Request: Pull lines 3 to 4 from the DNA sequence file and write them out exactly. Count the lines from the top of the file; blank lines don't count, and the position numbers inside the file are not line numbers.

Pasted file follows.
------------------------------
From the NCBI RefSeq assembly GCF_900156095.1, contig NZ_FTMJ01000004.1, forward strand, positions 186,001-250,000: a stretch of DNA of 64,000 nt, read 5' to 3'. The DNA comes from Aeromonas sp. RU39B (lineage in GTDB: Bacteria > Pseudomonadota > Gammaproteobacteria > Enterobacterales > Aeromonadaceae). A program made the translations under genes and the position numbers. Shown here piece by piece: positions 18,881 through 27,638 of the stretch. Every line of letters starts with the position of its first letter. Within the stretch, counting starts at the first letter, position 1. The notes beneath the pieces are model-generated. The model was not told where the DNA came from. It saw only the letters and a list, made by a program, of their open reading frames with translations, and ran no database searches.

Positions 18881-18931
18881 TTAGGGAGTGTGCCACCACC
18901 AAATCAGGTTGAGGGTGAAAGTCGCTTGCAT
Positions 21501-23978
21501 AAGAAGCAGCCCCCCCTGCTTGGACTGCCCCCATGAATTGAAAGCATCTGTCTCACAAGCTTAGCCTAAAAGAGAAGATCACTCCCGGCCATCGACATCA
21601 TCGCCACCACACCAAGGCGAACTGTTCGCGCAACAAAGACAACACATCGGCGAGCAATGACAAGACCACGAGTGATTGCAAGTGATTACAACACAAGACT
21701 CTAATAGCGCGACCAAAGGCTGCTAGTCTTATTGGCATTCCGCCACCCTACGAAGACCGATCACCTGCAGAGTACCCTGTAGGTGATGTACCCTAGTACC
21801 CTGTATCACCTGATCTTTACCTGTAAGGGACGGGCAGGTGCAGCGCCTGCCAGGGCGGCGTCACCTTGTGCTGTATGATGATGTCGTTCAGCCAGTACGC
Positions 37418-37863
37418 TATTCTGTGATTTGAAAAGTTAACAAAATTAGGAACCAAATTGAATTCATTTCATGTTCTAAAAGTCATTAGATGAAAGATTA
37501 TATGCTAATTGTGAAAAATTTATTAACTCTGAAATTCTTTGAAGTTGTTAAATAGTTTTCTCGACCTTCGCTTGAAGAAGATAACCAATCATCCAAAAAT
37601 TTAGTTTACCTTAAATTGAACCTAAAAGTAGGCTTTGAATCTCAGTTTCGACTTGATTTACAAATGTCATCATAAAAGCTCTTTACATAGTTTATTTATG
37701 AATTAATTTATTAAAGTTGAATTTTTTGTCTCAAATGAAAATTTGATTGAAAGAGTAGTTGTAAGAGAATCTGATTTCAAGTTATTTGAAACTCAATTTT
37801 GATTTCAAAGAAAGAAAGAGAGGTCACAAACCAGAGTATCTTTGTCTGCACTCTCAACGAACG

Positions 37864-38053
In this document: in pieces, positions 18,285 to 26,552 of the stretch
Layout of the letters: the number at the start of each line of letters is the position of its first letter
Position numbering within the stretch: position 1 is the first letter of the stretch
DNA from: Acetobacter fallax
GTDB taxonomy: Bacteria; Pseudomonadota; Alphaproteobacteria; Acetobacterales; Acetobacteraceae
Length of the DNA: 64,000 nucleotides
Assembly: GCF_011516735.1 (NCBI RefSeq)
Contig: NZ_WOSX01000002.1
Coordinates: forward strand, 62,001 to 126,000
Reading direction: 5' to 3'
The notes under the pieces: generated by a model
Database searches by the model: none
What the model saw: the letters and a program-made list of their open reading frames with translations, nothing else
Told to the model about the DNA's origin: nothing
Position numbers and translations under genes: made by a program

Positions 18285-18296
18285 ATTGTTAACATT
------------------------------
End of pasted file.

18881 TTAGGGAGTGTGCCACCACC
18901 AAATCAGGTTGAGGGTGAAAGTCGCTTGCAT